This two-part series examines the link between ACL injury and the later development of osteoarthritis (OA) and how surgery may strengthen or weaken that link. This second installment explores meniscal damage, proprioception, and what MRI can add to the discussion.
By Cary Groner
New evidence-based guidelines on the management of diabetic foot infections reflect significant advances by researchers and clinicians, but the recent emergence of regulatory hurdles has slowed the development of new antibiotic drugs for treating those infections.
By Emily Delzell
Different foot strike patterns are associated with different means of attenuating and redistributing forces during running, which may have implications for injury risk and rehabilitation. Researchers, however, have yet to fully examine and understand those implications.
By Peter Larson, PhD
Too many knee braces just won’t stay put, which can affect compliance and possibly even device effectiveness. Research on the topic is scarce, but experts say the key to minimizing knee brace migration is making sure the device fits the patient’s anatomy as closely as possible.
By Shalmali Pal
A growing body of research suggests that footwear comfort can improve movement performance and, in particular, neuromuscular control of balance. These findings could have significant implications for rehabilitation of older adults and patients with lower extremity disorders.
By M. Owen Papuga, PhD, and Jeanmarie R. Burke, PhD
Ankle braces help prevent injury by restricting motion, but those restrictions don’t necessarily result in negative effects on athletic performance. Evidence suggests that while agility may be affected with use of an ankle brace, vertical jump and balance skills may not.
By Jatin P. Ambegaonkar, PhD, ATC, OT, CSCS; Nelson Cortes, PhD; and Shruti J. Ambegaonkar, MS, PT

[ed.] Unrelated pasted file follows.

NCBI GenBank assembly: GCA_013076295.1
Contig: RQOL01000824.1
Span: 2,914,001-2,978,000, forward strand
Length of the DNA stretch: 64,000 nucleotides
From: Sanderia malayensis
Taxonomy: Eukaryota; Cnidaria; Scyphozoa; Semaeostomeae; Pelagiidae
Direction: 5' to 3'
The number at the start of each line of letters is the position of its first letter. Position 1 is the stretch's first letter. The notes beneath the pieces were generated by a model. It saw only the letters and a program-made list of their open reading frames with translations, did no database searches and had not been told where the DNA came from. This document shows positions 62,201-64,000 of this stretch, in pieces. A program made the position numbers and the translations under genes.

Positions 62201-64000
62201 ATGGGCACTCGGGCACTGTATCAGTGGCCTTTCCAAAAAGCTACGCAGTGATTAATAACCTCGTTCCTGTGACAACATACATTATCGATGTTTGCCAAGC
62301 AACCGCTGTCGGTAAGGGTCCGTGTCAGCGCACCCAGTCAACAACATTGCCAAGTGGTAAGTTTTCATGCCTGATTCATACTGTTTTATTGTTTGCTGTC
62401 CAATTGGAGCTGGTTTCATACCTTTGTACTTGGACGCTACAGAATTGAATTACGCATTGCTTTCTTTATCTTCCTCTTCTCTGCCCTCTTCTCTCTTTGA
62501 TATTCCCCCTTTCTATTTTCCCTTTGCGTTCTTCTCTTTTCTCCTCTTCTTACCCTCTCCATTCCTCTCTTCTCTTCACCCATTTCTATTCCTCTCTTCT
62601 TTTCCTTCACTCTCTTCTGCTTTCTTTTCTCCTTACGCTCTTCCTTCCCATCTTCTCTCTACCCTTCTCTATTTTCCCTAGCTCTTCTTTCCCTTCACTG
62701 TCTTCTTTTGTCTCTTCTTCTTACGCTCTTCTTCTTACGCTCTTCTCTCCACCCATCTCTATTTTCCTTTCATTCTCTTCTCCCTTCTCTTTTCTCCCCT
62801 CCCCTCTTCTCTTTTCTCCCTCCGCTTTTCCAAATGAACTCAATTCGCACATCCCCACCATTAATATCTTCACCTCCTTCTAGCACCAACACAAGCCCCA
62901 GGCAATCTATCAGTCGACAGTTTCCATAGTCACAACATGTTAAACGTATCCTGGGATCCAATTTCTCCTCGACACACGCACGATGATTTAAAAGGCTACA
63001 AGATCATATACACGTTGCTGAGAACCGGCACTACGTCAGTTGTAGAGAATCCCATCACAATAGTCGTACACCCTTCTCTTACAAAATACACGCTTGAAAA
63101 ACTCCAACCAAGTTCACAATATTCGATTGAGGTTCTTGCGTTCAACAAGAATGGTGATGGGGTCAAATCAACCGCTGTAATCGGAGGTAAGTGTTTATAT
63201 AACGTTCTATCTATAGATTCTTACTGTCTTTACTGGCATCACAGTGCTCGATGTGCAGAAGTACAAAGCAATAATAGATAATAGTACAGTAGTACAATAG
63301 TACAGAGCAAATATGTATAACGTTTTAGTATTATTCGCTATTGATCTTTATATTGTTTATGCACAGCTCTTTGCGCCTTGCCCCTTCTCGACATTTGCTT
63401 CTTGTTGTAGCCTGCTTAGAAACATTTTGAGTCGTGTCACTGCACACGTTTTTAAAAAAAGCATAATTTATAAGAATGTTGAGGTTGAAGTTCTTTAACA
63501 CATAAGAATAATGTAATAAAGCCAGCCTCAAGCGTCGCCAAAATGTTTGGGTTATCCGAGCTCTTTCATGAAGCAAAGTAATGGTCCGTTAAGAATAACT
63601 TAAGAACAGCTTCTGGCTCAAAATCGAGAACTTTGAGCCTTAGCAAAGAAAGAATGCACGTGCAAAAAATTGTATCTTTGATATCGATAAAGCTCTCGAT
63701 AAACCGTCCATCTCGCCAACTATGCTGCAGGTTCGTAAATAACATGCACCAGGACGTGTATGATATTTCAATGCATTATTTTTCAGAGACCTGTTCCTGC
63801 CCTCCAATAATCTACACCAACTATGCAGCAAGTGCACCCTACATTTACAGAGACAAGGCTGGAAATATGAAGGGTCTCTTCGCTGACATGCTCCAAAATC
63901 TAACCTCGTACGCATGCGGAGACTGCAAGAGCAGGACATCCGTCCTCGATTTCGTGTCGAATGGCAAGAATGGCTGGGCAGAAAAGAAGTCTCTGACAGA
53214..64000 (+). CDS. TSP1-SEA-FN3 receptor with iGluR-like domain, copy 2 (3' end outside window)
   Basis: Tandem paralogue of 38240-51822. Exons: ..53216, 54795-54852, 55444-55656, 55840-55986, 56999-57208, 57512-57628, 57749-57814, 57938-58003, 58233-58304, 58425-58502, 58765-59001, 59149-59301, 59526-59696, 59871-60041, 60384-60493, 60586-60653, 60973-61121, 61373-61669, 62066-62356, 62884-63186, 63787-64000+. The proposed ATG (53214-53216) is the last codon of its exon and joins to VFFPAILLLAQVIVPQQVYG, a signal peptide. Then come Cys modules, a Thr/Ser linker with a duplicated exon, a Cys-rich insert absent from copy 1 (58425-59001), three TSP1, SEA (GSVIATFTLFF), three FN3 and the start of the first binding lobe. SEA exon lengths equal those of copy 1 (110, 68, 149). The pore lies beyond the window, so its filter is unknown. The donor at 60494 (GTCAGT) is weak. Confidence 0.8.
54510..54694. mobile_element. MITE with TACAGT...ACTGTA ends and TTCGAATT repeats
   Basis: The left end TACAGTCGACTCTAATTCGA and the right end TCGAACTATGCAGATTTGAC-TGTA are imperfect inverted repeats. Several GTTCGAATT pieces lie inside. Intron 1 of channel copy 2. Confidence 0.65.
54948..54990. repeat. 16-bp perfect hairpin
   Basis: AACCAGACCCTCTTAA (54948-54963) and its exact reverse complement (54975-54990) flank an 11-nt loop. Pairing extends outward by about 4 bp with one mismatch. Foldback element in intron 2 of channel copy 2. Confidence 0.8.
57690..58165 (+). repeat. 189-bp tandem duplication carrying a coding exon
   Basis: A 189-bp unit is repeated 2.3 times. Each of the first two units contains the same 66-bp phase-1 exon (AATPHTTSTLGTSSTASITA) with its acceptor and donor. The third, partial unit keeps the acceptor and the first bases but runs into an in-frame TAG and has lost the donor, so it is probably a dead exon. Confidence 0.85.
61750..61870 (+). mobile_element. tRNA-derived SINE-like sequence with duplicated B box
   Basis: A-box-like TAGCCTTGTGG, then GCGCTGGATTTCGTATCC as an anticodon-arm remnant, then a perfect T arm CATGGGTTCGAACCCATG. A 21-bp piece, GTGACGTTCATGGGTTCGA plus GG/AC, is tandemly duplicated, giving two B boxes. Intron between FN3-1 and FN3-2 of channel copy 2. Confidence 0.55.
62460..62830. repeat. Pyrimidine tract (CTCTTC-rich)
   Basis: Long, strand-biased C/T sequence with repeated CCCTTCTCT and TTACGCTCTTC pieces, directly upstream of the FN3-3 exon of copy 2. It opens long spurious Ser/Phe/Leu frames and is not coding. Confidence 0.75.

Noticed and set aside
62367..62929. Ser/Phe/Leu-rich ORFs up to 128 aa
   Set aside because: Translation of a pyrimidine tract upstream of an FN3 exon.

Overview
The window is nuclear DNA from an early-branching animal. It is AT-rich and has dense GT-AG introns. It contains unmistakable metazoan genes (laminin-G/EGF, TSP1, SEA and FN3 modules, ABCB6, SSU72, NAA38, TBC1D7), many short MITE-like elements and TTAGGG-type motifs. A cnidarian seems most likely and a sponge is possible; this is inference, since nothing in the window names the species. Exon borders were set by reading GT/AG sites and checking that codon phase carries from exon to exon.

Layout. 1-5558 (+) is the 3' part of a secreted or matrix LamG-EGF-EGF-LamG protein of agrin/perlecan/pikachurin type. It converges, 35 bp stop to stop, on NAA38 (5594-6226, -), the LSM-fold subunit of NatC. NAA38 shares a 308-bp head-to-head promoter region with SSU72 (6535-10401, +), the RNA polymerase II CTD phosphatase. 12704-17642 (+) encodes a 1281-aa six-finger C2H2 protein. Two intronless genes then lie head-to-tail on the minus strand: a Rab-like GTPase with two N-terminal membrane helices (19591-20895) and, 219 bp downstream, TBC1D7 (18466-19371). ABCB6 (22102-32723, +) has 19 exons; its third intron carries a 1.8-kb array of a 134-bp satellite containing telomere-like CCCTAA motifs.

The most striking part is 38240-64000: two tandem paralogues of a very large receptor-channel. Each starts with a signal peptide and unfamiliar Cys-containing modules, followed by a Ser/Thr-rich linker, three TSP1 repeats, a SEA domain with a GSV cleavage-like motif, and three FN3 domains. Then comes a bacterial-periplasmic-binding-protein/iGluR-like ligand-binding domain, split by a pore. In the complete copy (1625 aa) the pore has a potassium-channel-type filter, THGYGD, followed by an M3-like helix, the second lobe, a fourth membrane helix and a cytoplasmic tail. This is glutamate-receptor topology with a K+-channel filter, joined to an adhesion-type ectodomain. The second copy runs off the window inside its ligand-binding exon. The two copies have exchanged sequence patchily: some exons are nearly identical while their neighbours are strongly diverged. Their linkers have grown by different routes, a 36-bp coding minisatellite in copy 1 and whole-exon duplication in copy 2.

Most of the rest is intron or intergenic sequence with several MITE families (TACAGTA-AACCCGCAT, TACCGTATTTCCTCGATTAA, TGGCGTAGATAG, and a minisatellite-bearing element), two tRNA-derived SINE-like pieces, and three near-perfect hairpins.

Studies assessing the relative functional benefits of limb salvage and amputation for lower extremity bone and soft tissue tumors have produced inconsistent results, but the range of subjective and objective tests used in those studies may have influenced the findings.
By Lucy Kupersmith, BA, and Jeremy S. Somerson, MD
For the majority of evolutionary history, runners were either barefoot or wore minimalist footwear lacking the cushioning of today’s running shoes. Barefoot or minimally shod runners demonstrate differences1 in kinematics and impact forces compared with those wearing modern running shoes, and some research suggests barefoot running may confer biomechanical advantages over more cushioned footwear.
By Erik M. Haniuk, BS; LTC Steven J. Svoboda, MD; Karen Y. Peck, MEd, ATC; Kenneth L. Cameron, PhD, MPH, ATC; and LTC Brett D. Owens, MD
Hamstring injuries that occur during sprinting are a significant concern in football, not just because of the frequency with which they occur, but also because they are notoriously difficult to rehabilitate, which underscores the need for effective prevention through targeted exercise programs.
By Charles D. Kenyon, MS, RSCC, and Marcus C.C.W. Elliott, MD
Not all patients with diabetes and not all ulcerated limbs are amenable to salvage. When salvage is not an option, amputation can help improve patient function, but a number of factors should be considered when deciding how much of the foot—if any—should be retained.
By Cary Groner
A delay in the activation of the peroneus longus and peroneus brevis muscles is thought to contribute to the risk of inversion ankle sprain. New research suggests that ankle taping, in addition to providing mechanical stability, also helps reduce this peroneal latency.
By Adam Knight, PhD, and Wendi Weimar, PhD
Evidence suggests that the prevalence and symptom severity of knee osteoarthritis are greater in African-American patients, underscoring the need for lower extremity practitioners to implement effective strategies for disease prevention and management in this patient population.
By Kelli D. Allen, PhD
A patient presenting with both end-stage knee osteoarthritis and a painful foot-ankle deformity is not uncommon, but the medical literature offers practitioners little guidance as to which condition should be managed first or whether they should be addressed simultaneously.
by Michael S. Pinzur, MD, and William Hopkinson, MD